Joseph M. Johnson, III, Appellant-Defendant,
State of Indiana, Appellee-Plaintiff
Appeal from the Adams Superior Court. Case No. 01D01-1405-FD-51. The Honorable Max C. Ludy, Special Judge.
ATTORNEY FOR APPELLANT: Joseph M. Johnson, II, Joseph M. Johnson, P.C., Decatur, Indiana.
ATTORNEYS FOR APPELLEE: Gregory F. Zoeller, Attorney General of Indiana; Angela N. Sanchez, Deputy Attorney General, Indianapolis, Indiana.
Friedlander, Judge. Baker, J., and Najam, J., concur.
[¶1] Joseph M. Johnson III appeals his conviction of Criminal Trespass, a class A misdemeanor, presenting the following restated issues for review:
1. Is the criminal trespass statute unconstitutionally vague as applied in this case?
2. Did the court properly apply the " mistake of fact" defense?
3. Was the evidence sufficient to sustain the conviction?
[¶2] We affirm.
[¶3] The facts favorable to the conviction are that approximately five years before the events that culminated in this conviction, Johnson and Danielle Lee had an extramarital affair. The relationship ended abruptly but amicably after a few
months. In early February 2014, Johnson and Lee bumped into each other and Johnson apologized to Lee for their prior relationship. Johnson had recently separated from his wife. In March of that year, Johnson began calling Lee. At first, Lee did not answer the phone. Eventually, however, when Johnson's calls came late at night, she answered and told Johnson not to contact her. Johnson persisted and Lee eventually agreed to meet him for dinner. Johnson picked her up at her apartment and the two went to dinner. For the next month or so, they communicated frequently by text and phone calls.
[¶4] At some point around the beginning of April, however, Lee told Johnson that she did not want to see him or have a relationship with him. Johnson responded by " calling more and texting more." Transcript at 12. Lee tried to ignore Johnson's attempts at communication, but eventually " it just got too persistent" and she finally answered and again told him to leave her alone and stop calling. Id. On April 6, Johnson called and said he wanted to come to her apartment and talk to her. Lee told him that she did not want him to come over. According to Lee, " he was crying and acting upset a lot" . Id. at 13. Against Lee's expressed wishes, however, Johnson appeared at her apartment door at approximately 8 or 9 o'clock that evening. Lee answered the door, but would not let Johnson enter her apartment. Johnson " kept saying he wanted to talk to [Lee] and explain how he felt and wanted to explain the life he could provide for [her]" . Id. Johnson stood in the doorway and would not let Lee shut her door. She told him to leave " [a]t least a dozen times." Id. at 16. She informed him that she would call the police if he did not leave. When she did so, however, " [h]e just kept crying and saying that he wanted to explain and he wanted to talk to [her]." Id. During the conversation, although Johnson would occasionally walk away from the door, he soon returned and stood in the threshold of the doorway such that Lee could not close it. Finally, Lee warned him that if he did not leave she would call 911. It was only when she started dialing the number that he left.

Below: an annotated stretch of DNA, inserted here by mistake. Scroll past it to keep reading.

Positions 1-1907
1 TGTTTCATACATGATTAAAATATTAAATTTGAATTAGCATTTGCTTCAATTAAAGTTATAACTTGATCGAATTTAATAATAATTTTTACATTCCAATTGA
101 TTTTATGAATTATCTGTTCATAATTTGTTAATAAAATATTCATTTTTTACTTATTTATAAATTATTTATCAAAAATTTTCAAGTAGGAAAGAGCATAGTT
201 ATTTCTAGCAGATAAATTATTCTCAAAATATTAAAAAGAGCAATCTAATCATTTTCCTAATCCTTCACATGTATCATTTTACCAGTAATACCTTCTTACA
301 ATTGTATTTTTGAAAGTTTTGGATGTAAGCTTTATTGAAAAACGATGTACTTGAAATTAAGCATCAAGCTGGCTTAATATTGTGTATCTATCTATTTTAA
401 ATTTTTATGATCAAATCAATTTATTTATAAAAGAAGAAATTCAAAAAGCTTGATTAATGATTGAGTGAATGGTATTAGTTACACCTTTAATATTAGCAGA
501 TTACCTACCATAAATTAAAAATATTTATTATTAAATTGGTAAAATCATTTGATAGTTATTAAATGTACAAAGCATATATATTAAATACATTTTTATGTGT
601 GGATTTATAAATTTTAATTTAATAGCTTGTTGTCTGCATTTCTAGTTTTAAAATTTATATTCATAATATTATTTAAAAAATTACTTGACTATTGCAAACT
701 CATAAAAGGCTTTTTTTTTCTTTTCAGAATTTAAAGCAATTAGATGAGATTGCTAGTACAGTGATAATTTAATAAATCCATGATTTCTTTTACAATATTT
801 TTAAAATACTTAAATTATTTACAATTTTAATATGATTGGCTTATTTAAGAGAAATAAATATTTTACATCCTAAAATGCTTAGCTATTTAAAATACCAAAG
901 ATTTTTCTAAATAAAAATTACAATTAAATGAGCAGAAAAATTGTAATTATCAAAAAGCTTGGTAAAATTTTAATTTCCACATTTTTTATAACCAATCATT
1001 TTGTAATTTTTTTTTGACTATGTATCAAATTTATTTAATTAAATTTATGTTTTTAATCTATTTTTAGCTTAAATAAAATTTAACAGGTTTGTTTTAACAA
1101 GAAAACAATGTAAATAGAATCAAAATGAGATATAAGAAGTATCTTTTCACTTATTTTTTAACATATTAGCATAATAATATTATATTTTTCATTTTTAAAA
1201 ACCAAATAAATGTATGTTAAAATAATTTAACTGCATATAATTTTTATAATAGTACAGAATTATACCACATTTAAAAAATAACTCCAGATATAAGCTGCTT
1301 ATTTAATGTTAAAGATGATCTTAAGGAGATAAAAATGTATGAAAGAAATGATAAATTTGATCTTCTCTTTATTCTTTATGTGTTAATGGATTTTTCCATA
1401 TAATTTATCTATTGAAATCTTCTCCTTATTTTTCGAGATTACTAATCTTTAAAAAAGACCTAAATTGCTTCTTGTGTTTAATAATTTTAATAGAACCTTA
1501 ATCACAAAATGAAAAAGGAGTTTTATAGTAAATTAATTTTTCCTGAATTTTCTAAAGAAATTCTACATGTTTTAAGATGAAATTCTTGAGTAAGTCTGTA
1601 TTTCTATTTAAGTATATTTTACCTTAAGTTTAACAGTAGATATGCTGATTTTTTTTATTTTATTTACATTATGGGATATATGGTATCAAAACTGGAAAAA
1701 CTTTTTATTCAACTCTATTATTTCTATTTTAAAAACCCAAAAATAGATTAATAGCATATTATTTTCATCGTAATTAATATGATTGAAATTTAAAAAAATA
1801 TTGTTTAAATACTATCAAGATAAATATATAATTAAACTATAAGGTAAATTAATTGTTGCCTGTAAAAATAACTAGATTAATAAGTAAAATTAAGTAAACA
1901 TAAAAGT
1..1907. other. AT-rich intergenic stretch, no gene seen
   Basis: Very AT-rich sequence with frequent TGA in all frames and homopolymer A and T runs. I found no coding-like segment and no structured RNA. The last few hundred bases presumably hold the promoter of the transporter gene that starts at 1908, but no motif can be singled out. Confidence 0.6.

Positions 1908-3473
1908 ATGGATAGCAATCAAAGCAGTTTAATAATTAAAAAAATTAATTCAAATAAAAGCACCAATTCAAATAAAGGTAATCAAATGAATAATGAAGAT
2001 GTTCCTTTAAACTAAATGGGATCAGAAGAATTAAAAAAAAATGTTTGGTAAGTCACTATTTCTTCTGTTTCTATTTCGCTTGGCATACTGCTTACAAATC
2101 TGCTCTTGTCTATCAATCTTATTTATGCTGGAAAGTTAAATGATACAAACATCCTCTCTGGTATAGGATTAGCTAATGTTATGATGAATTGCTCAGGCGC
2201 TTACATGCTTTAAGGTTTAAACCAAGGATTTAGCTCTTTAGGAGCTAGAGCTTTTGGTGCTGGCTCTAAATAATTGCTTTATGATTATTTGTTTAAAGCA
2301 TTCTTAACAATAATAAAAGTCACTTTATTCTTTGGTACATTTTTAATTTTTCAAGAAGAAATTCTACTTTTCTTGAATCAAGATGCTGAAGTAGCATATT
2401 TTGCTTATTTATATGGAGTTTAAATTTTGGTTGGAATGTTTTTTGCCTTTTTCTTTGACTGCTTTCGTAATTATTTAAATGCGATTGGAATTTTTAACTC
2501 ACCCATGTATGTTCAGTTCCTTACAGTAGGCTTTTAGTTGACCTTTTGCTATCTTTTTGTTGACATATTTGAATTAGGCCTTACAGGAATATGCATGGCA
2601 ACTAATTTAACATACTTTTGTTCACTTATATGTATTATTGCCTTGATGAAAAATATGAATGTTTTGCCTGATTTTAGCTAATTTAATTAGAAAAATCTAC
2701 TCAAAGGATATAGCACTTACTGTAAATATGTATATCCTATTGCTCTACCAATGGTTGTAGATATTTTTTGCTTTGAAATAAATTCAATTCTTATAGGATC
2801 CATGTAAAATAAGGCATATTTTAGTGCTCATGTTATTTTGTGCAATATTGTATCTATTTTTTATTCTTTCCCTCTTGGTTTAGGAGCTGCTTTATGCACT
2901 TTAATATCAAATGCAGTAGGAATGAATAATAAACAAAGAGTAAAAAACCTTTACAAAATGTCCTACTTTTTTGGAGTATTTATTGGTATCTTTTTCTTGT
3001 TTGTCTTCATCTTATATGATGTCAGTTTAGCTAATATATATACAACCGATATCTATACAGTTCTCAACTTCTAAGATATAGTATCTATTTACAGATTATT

[¶5] Lee called police and reported what had happened. She told police that she did not want Johnson there and that he would not leave. A short time later, police arrived and spoke with Lee. She asked the police to contact Johnson, a local attorney, and ask him not to come back. They did. Even after the police spoke with him, however, Johnson repeatedly attempted to contact Lee through phone calls and texts during the next couple of days. Lee received " [a]t least fifty plus text ...